In most cases, letting her do these things usually left me feeling like a colossal failure (like when, at 22 weeks, I was throwing up again and laid in bed, and she said, "I'm sorry mama. I should have made us breakfast this morning, but I forgot." The kid still says "breffast" and is apologizing that she didn't feed her 4 year old self and 3 year old brother?!? Epic mommy-fail!), but I have also realized that she and Little Bird take a great deal of pride in doing things on their own. He is learning to use the potty and dress himself, and Squirrel is his biggest cheerleader and advisor (going so far as to demonstrate step-by-step in the bathroom how to get it done). When she makes a PB&J, or he puts his shirt on the right way, they positively GLOW with pride, and not even because I celebrate with them; there is a genuine and deep sense of accomplishment at doing something on their own. 

So...I am trying to give them a bit of independence.

We haven't had a whole lot of snow this year, actually a remarkably small amount, as I previously mentioned. But in the last month and a half or so, we've been getting the occasional fluff. And so yesterday, my kids asked if they could go out and play in it. And Squirrel specifically asked if they could go out *alone.* Generally, my immediate response would be to say no and distract them with a fun game where they would be locked up tight in my over-vigilant sight. This time, I reminded myself that I didn't have a good reason for saying no, and that they had been showing me how much they could do. So I set some ground rules and let them loose.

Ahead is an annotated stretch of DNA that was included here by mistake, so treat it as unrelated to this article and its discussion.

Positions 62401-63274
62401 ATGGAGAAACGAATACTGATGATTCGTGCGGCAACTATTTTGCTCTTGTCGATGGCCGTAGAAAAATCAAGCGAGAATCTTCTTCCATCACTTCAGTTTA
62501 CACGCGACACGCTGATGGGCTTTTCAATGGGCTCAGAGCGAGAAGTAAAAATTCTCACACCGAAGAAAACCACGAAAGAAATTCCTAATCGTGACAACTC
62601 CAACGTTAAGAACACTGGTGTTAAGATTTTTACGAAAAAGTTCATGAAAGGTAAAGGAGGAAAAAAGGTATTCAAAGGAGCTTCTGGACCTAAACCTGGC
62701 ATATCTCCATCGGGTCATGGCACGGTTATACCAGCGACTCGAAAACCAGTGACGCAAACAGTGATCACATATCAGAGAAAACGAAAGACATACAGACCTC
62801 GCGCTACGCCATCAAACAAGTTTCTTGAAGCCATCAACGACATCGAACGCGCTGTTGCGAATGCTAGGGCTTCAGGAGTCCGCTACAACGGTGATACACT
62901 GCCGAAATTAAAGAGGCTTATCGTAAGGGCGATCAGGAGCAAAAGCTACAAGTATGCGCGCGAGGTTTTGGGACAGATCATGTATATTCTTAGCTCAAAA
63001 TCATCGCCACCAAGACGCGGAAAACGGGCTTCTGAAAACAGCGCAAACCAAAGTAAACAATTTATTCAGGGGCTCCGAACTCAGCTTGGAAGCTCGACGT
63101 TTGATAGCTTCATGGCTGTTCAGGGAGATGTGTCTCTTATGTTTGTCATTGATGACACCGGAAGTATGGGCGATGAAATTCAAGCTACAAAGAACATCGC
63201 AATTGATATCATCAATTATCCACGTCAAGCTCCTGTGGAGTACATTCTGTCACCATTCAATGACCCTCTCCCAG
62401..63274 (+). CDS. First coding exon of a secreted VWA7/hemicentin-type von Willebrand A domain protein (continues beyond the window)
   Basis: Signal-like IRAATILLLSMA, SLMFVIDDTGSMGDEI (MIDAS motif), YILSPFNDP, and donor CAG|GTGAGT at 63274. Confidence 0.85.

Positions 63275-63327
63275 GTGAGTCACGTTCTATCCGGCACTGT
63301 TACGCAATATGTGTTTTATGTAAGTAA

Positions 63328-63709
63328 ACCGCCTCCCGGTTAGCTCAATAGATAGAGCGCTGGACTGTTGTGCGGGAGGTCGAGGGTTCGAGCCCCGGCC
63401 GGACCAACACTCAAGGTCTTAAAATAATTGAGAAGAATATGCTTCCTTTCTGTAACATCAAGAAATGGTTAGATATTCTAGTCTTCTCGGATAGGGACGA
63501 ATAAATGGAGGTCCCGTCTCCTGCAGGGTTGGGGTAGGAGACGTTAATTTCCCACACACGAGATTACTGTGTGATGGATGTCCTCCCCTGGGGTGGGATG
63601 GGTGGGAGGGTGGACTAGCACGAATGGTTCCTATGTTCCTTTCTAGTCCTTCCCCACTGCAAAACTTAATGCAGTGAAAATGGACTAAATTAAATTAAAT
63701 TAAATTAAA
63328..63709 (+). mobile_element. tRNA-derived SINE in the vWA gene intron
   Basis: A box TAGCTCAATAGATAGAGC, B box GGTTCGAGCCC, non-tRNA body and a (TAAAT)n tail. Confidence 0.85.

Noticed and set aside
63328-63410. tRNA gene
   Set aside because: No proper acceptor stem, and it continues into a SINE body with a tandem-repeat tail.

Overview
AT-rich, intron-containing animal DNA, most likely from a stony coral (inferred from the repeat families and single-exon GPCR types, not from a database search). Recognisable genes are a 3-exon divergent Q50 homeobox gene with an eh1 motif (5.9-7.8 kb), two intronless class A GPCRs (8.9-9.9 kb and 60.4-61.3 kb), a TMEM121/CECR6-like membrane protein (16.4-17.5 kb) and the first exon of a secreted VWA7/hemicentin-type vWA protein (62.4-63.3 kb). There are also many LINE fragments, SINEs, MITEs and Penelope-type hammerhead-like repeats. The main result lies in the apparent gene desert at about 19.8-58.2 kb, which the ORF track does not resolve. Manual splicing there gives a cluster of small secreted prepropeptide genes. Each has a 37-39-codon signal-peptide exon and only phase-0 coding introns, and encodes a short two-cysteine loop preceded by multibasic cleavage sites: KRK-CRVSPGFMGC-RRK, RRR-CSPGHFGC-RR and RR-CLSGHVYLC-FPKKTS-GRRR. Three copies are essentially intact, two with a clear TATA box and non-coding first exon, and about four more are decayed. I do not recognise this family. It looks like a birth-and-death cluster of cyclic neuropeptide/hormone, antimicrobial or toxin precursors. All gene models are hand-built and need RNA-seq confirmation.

Mostly they stomped around, kicked the snow, and puddle jumped. Then they hung upside down on the banisters over the concrete steps (insert image of me picturing their brains spilled everywhere and literally biting my tongue to keep from hollering at them to stop...they totally survived AND still have all their brains in their heads!).

Then Squirrel got an idea. You can see it forming here...

And the approach here...

She pummeled her little brother with a snowball. 
He, in turn, came running to the door where I had just started taking pictures, near tears, to tattle. 
"Mommy! Sister frowed a snowball at me!"

Ordinarily, I would have probably given him a kiss, reprimanded his sister, 
and said it was time to come in. 

This time, I stopped to think, and then I said:
"Well, I guess you better throw one back at her!"

His expression immediately changed to pure mischief, and he was off to retaliate. 
And then came one of my favorite scenes thus far in the year: 

They had so. much. FUN. They both threw snow until they were out of breath. No tears, just laughter. No fights, just fun. And when they looked exhausted, I invited them in for hot chocolate. 

They were so proud of their outdoor play "alone."

Today Squirrel, wide eyed with excitement, said, "Mom. Remember that time you let me and brother have a snowball fight outside...all by OURSELVES???"

Yep, I remembered.

"That was really fun."

Note to self: a little freedom goes a long way. 

Maybe I'll let Squirrel make me breakfast in bed tomorrow...scrambled eggs, and hold the guilt. ;)